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Research article2017Peer reviewedOpen access

Long-term effects of grass-clover leys on the structure of a silt loam soil in a cold climate

Jarvis, Nicholas; Forkman, Johannes; Koestel, John; Katterer, Thomas; Larsbo, Mats; Taylor, Astrid


Grass/legume leys are commonly included in the crop rotation in mixed farming systems in cold or humid regions in order to sustain the supply of nutrients and maintain soil fertility. Leys are also known to sequester soil organic carbon and also improve the structural stability and mechanical properties of soil. However, few studies have investigated the long-term effects of ley rotations on the architectural properties of the structural pore space in soil. We investigated the effects of grass/clover leys on soil structure in the topsoil and upper subsoil of a silt loam in a long-term field trial established in 1956 at Offer in northern Sweden. This experiment includes four treatments with varying proportions of ley (1, 2, 3 or 5 years) in 6-year rotations. We used X-ray tomography to quantify topsoil structural pore space at a resolution of 65 mu m in the first year of arable cropping following the ley break, a few weeks after sowing in spring. Earthworm populations were quantified by both hand-sorting and chemical extraction, while near-saturated infiltration was measured as a proxy for soil structure in the upper subsoil. In the topsoil, the treatments with a greater proportion of ley had larger organic carbon contents, smaller bulk densities and larger porosities. However, effects of crop rotation on the pore space were limited to pores smaller than 65 pm, as no treatment effects were found for the volume, size distribution, connectivity or complexity of the X-ray imaged pore space, even though the grass-clover leys promoted larger numbers and biomass of topsoil-dwelling earthworm species. Furthermore, no positive effects of grass/clover leys on organic carbon content and soil structure were found in the subsoil. The macropore infiltration capacity in upper subsoil was generally very small (overall median value of 3 mm h(-1)) indicating a lack of functional macroporosity below plough depth. Consistent with these results, no individuals of deep-burrowing earthworm species were found at the site, while previous observations showed only shallow rooting, both of which are attributed to the cold climate and poor subsoil drainage.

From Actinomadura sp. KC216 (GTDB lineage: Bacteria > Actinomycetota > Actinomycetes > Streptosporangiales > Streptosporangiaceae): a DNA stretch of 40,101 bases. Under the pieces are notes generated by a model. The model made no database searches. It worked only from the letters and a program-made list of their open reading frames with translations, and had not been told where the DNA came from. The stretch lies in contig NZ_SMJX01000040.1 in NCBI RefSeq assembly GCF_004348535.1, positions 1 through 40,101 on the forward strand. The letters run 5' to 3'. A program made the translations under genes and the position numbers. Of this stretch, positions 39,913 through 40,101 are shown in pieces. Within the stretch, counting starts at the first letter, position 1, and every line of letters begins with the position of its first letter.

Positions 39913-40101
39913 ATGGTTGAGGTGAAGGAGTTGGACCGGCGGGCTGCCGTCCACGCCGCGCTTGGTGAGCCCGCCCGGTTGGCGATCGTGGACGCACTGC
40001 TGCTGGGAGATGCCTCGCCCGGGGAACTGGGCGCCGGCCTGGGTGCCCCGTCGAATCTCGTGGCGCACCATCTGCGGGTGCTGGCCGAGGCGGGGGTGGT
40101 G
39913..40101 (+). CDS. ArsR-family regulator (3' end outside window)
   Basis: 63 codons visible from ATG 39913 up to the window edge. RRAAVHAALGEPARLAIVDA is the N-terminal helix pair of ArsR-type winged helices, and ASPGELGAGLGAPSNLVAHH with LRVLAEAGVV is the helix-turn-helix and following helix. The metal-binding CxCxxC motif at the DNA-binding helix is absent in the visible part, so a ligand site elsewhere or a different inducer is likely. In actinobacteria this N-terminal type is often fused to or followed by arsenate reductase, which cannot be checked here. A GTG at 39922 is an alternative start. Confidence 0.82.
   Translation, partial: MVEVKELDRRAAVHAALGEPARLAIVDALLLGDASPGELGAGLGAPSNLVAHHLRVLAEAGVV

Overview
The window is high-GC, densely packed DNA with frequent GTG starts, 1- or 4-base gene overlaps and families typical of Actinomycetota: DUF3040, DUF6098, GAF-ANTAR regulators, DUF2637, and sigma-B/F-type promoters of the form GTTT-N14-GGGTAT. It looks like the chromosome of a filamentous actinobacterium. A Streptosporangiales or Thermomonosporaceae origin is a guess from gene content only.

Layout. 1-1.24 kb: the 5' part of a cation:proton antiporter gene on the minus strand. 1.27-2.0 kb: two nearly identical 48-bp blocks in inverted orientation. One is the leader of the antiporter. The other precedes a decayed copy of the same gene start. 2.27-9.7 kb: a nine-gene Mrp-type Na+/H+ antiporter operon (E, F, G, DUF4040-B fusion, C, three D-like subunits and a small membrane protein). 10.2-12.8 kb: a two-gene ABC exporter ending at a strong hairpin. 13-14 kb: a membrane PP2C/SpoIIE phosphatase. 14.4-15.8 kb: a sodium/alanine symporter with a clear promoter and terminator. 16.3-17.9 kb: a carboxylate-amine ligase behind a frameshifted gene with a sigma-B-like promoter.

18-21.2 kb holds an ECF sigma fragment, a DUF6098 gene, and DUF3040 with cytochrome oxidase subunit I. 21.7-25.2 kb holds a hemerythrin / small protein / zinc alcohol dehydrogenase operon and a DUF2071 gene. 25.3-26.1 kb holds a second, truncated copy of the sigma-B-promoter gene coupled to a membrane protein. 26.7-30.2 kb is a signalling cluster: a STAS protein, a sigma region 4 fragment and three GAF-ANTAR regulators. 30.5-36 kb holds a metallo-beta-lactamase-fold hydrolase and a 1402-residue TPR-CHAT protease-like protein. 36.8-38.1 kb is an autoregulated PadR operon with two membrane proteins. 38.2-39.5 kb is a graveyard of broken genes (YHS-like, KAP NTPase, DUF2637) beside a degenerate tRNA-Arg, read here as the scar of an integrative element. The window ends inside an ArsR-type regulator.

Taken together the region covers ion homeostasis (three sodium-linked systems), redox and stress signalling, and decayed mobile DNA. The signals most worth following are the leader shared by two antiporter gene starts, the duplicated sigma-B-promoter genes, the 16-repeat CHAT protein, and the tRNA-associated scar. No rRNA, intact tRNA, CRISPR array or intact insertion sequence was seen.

Soil structure; X-ray tomography; Grass-clover ley; Organic carbon; Earthworms

Published in

Agriculture, Ecosystems and Environment
2017, Volume: 247, pages: 319-328